Inflation Concerns Mount as Stocks Continue Scintillating Pace

The May reading of the Consumer Price Index (CPI) confirms higher prices are here, but equities continue to soar.

For the month ending June 14, the S&P 500 is higher by 4.66%. Combine that showing with the proximity to the all-time highs major domestic equity benchmarks entered June at and it’s not a stretch to say stocks are providing ample cover from inflation.

“The S&P 500 Index begins the month at a fresh record high after being stuck in a narrow trading pattern for two months. Technology and other growth sectors have reemerged as the market leaders, with the NASDAQ less than 1% below a record high and showing gains in four straight weeks,” says Nationwide’s Mark Hackett.

Steadying Treasury yields, which could, if durable, support a resurgence in growth stocks, are contributing to the recent bullishness in equities. When 10-year Treasury yields extended their run higher in the first quarter, technology stocks were pinched owing to their longer duration cash flows.

“This shift is seen as a reaction to lower interest rates, improving valuations and the likely peak in earnings growth in the next few quarters have many predicting a resurgence of the growth leadership that drove much of the post-financial crisis bull market and a stall in the pro-cyclical ‘reopening’ trade,” adds Hackett.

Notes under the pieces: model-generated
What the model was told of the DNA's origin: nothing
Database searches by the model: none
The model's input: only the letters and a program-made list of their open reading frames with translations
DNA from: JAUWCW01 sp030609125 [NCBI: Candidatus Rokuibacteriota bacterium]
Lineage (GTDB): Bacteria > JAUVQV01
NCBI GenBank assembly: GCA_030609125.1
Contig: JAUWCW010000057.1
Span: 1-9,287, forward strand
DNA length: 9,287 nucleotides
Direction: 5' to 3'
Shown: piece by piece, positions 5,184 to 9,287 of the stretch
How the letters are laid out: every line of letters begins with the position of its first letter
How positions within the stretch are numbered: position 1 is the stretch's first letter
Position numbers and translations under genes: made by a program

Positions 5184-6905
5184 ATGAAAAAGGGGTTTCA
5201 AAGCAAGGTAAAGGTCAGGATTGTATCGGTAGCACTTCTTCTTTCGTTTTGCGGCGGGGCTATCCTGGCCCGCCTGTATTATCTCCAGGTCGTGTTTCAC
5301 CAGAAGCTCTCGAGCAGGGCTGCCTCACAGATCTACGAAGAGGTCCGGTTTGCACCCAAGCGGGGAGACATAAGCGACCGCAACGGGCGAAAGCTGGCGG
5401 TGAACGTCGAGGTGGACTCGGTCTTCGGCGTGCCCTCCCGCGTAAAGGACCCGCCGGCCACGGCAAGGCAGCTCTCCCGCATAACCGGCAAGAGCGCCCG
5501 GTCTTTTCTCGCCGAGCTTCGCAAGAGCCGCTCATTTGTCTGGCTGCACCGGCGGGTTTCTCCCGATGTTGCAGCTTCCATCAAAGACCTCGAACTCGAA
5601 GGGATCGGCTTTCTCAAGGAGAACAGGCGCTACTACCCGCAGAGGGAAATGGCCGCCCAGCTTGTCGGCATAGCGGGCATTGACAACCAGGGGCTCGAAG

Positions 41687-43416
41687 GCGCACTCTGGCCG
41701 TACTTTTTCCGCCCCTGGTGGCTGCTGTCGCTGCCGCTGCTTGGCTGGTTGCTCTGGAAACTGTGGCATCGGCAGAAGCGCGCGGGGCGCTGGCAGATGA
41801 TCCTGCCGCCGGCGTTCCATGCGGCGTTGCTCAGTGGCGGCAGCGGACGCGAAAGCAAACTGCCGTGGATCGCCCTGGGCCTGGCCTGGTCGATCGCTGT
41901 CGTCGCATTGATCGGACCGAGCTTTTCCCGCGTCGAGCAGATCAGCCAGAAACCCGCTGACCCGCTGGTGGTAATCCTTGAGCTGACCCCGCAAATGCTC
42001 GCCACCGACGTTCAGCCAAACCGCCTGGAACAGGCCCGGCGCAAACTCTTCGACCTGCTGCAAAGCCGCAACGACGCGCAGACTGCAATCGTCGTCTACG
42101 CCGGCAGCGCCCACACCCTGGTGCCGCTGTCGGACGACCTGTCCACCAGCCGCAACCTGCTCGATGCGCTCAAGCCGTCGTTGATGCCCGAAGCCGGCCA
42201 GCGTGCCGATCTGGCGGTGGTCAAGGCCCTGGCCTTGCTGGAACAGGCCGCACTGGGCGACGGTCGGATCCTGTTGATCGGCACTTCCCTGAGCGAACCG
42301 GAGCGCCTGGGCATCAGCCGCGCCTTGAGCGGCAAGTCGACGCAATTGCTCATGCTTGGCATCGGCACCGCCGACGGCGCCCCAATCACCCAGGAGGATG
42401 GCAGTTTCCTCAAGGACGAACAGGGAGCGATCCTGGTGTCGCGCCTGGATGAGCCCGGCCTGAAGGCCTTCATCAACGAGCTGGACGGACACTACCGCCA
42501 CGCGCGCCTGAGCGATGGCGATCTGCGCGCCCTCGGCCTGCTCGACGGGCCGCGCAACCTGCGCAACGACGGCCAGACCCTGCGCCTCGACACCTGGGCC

Still, investors may not want to ditch inflation-fighting strategies simply because bond yields are easing and growth stocks are perking up. In fact, some market observers are concerned inflation won’t be as transitory as previously expected. For example, JPMorgan Chase (JPM) CEO Jamie Dimon said Monday the largest U.S. bank is hoarding cash on the notion that inflation will last longer than expected.

“We have a lot of cash and capability and we’re going to be very patient, because I think you have a very good chance inflation will be more than transitory,” said Dimon at a conference.

For investors looking to ward off inflationary effects with equities, there is some good news: stock valuations aren’t as rich as the multiples on other assets.

“Tremendous liquidity in the global capital markets has resulted in elevated valuations in nearly all asset classes, including equities, bonds, commodities, and real estate. While equity market valuations get the most attention, they are arguably the least extended among the asset classes,” concludes Nationwide’s Hackett.

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